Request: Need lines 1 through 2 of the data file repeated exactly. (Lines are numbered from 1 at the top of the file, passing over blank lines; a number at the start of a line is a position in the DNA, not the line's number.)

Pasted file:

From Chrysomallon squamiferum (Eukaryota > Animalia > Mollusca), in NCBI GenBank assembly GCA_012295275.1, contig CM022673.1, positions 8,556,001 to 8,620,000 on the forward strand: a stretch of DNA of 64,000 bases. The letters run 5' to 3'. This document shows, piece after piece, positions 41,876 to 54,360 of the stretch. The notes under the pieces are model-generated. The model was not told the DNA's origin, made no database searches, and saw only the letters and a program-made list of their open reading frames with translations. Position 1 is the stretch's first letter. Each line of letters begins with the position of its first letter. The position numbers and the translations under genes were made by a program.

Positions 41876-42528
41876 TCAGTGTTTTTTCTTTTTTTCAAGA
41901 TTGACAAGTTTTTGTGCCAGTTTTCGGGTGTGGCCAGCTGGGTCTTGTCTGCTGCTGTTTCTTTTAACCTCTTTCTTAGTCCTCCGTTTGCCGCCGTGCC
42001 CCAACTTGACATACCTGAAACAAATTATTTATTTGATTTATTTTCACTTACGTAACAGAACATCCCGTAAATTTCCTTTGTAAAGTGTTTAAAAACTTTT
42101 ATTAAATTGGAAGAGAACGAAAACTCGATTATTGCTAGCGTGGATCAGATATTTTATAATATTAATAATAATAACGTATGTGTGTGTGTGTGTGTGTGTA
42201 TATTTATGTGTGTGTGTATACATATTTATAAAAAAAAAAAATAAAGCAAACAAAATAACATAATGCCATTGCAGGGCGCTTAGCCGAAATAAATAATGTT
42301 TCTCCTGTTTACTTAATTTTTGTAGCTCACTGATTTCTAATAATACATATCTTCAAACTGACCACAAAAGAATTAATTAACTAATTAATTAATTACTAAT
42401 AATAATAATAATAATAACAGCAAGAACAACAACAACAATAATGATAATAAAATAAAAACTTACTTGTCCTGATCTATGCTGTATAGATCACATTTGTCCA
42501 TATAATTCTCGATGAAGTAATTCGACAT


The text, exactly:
From Chrysomallon squamiferum (Eukaryota > Animalia > Mollusca), in NCBI GenBank assembly GCA_012295275.1, contig CM022673.1, positions 8,556,001 to 8,620,000 on the forward strand: a stretch of DNA of 64,000 bases. The letters run 5' to 3'. This document shows, piece after piece, positions 41,876 to 54,360 of the stretch. The notes under the pieces are model-generated. The model was not told the DNA's origin, made no database searches, and saw only the letters and a program-made list of their open reading frames with translations. Position 1 is the stretch's first letter. Each line of letters begins with the position of its first letter. The position numbers and the translations under genes were made by a program.

Positions 41876-42528